Concerning the effect on the radiative transfer, the molecular weight of the background gas has a much stronger impact on the radiative transfer calculation. By assuming a radiatively inactive background gas, the opacity of the atmosphere (τ) can be simply written by Eq. (4): (4)
where x_{i}, σ_{i} are the volumemixing ratio and the crosssectionper molecule (in m^{2}/molecule) of the species i. N_{A} is the Avogadro number.
Interestingly, if the molecular weight of the background gas (M_{n}) changes without altering the atmospheric temperature profile (i.e. if R_{n}∕c_{pn} remains constant), then the vapourvolumemixing ratio profile does not change either because it only depends on T(p). In other words,at any pressure level, the watermoleculetobackgroundgas ratio stays the same. However, rather counter intuitively, changing M_{n} at a constant surface pressure changes the total number of molecules of background gas, and hence the total number of water molecules, although the ratio and total mass stay the same.
Therefore, for a given atmospheric profile, if the molecular weight of the background gas (M_{n}) decreases, the mass of water vapour in the atmosphere increases and the latter becomes more opaque, as demonstrated by Eq. (4). This leads to a decrease in the OLR, as shown on the middle panel of Fig. 8.
Concerning the global effect of the molecular weight, as is visible in Fig. 8, the effect of the molecular weight on the radiative transfer calculation (middle panel) is largely dominant compared to the modification of the atmospheric profile (top panel). For this reason, the OLR curve obtained by taking into account both effects (bottom panel) is similar to the one for which we take into account only the effect on the radiative transfer.
For gas mixtures with other inactive gases (e.g. O_{2}, H_{2}), the proposed analysis may help to understand how the OLR evolves regarding changes of the mean molecular weight of the atmosphere. For example, gases lighter than N_{2} – such as H_{2} – tend to reduce the OLR, as shown by previous studies (e.g. Koll & Cronin 2019). For radiatively active gases such as CO_{2}, the molecular weight effect still plays a role but may become a secondorder process compared to the absorption of the gas itself (see e.g. Appendix A.1.4). However, when changing the mixture, the radiative properties of the atmosphere will change and the OLR will be slightly impacted.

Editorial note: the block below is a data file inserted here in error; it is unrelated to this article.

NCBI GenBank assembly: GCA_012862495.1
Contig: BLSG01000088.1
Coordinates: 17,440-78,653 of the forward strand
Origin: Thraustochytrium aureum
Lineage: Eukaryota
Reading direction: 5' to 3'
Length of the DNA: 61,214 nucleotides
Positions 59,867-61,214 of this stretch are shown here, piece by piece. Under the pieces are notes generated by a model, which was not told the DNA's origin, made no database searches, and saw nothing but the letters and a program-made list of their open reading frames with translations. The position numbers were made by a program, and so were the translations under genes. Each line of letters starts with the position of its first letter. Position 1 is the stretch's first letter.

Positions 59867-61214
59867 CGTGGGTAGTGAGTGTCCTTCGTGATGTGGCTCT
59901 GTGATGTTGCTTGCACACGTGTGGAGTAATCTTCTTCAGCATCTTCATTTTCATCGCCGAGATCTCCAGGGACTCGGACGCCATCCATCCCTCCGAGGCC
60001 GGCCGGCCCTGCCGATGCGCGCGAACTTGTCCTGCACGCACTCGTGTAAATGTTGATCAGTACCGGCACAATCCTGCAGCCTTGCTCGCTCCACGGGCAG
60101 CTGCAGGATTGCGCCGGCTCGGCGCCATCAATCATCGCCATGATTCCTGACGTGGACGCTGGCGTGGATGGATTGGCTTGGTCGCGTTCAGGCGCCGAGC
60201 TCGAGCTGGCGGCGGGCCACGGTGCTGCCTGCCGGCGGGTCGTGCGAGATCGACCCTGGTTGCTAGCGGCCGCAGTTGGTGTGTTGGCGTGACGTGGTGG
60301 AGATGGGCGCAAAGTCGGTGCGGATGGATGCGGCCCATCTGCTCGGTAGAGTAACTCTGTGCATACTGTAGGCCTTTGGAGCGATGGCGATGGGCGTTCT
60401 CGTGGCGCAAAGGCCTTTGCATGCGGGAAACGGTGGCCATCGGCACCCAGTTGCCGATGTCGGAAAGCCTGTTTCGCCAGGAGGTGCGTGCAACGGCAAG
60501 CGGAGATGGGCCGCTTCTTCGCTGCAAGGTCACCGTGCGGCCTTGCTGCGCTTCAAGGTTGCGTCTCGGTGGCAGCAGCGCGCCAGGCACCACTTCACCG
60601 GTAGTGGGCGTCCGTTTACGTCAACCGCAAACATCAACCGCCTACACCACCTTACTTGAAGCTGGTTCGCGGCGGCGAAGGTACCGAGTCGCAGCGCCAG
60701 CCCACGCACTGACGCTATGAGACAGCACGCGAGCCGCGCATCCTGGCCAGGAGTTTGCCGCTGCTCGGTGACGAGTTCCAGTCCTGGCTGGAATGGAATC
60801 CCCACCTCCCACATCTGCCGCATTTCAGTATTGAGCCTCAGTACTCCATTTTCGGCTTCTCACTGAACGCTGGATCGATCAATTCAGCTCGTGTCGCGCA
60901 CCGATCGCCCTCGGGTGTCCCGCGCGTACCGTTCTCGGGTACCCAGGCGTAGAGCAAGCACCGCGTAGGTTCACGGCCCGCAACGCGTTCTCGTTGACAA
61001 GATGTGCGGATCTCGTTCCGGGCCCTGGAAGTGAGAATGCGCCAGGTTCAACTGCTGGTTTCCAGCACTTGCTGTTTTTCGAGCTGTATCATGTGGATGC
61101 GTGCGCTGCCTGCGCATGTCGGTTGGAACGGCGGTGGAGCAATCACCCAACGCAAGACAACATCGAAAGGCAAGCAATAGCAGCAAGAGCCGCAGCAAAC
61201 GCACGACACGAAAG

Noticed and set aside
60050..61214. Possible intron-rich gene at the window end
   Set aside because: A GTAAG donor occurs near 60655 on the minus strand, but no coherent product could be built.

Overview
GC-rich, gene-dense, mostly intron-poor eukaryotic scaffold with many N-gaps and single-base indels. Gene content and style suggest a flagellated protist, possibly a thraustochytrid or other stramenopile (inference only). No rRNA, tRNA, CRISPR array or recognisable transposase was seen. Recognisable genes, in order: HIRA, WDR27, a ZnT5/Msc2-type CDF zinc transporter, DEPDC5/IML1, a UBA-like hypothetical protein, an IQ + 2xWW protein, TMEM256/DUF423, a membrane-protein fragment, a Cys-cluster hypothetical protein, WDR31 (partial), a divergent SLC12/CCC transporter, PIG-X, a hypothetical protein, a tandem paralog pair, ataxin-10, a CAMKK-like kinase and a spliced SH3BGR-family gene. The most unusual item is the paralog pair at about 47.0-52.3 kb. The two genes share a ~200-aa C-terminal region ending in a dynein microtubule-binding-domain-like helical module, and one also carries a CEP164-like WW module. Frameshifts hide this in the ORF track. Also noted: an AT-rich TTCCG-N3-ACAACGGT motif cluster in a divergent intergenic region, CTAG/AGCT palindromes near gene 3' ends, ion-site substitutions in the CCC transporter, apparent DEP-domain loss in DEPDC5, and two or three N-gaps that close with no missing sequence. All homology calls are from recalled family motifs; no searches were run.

It is interesting to notice that when the global effect of the molecular weight is taken into account (bottom panel on Fig. 8), there is a qualitative change in the shape of the OLR curve, and even a hump when using the He gas properties. This hump, which arises below the Simpson–Nakajima limit, is discussed in Koll & Cronin (2019) as a ’soufflé’ effect with the example of H_{2}. This effect is more pronounced in Koll & Cronin (2019) because they assume a grey gas for the radiative transfer calculation. On the He curve (Fig. 8), the two physical effects described in Sect. 3.2 are clearly visible. First, the overshoot itself, due to the transition between a foreignbroadening and a selfbroadening (Sect. 3.3.1) and, second, the convergence of the physical properties of the atmosphere toward pure steam atmosphere properties (e.g. the mean molecular weight).
In this section, we show that the height of the overshoot is given by the background gas molecular weight, but Fig. 3 shows that the OLR overshoot assuming 0.1 bar of nitrogen is weaker than it is for higher nitrogen pressures. As presented previously, the transition between nitrogendominated and vapourdominated atmospheres is key to understanding the overshoot, but this induces a minimal N_{2} pressure to achieve this transition. With 0.1 bar of nitrogen, low vapour pressures induced by low temperatures are sufficient to be nonnegligible, with a volumemixing ratio higher than 5 × 10^{−5} (see Figs. 4 and 5). Consequently, the atmosphere is never fully nitrogen dominated, and the height of the OLR overshoot is weaker. Koll & Cronin (2019) defined a similar ‘dilute limit’.
Molecular weight (M), heat capacity (c_{p}), and molecular heat capacity (c_{p,molec}) for different background gases (Gas), where c_{p,molec} = c_{p} × M.
4 Discussion
In this section, we discuss our results (Sect. 4.1), and we propose explanations to understand the differences in the results of the literature (Sect. 4.2).
4.1 Discussion of the results
The OLR curves presented in Fig. 3 are proposed as reference curves because they include all the major physical processes of an H_{2}O + N_{2} atmosphere.However, these processes were tested for Earthlike planets with surface temperatures between 275 K and 500 K. We are confident in the applicability of our conclusions with other similar inactive background gases (e.g. H_{2}), particularly concerning the hierarchy of importance induced by the sensitivity tests presented in Table A.1. In the same way, Sects 3.3.1 and 3.3.2 describe the effect of the broadening and of the molecular weight with the example of nitrogen, but our conclusions are applicable for other background gases.
This work can be a first step towards a complete overview of effects of different background gases on an Earthlike atmosphere.The accuracy obtained on OLR values in this paper is higher than the precision required for a GCM simulation regarding to other uncertainty sources, but presented sensitivity tests could be useful for GCM intercomparisons (e.g. Yang et al. 2016, 2019; Fauchez et al. 2021). Also, we do not discuss the variations of the absorbed solar radiation (ASR) in this work (which is necessary to compute up to the topofatmosphere radiative budget), but it is a major quantity to study the runaway greenhouse and compute the inner edge of the HZ.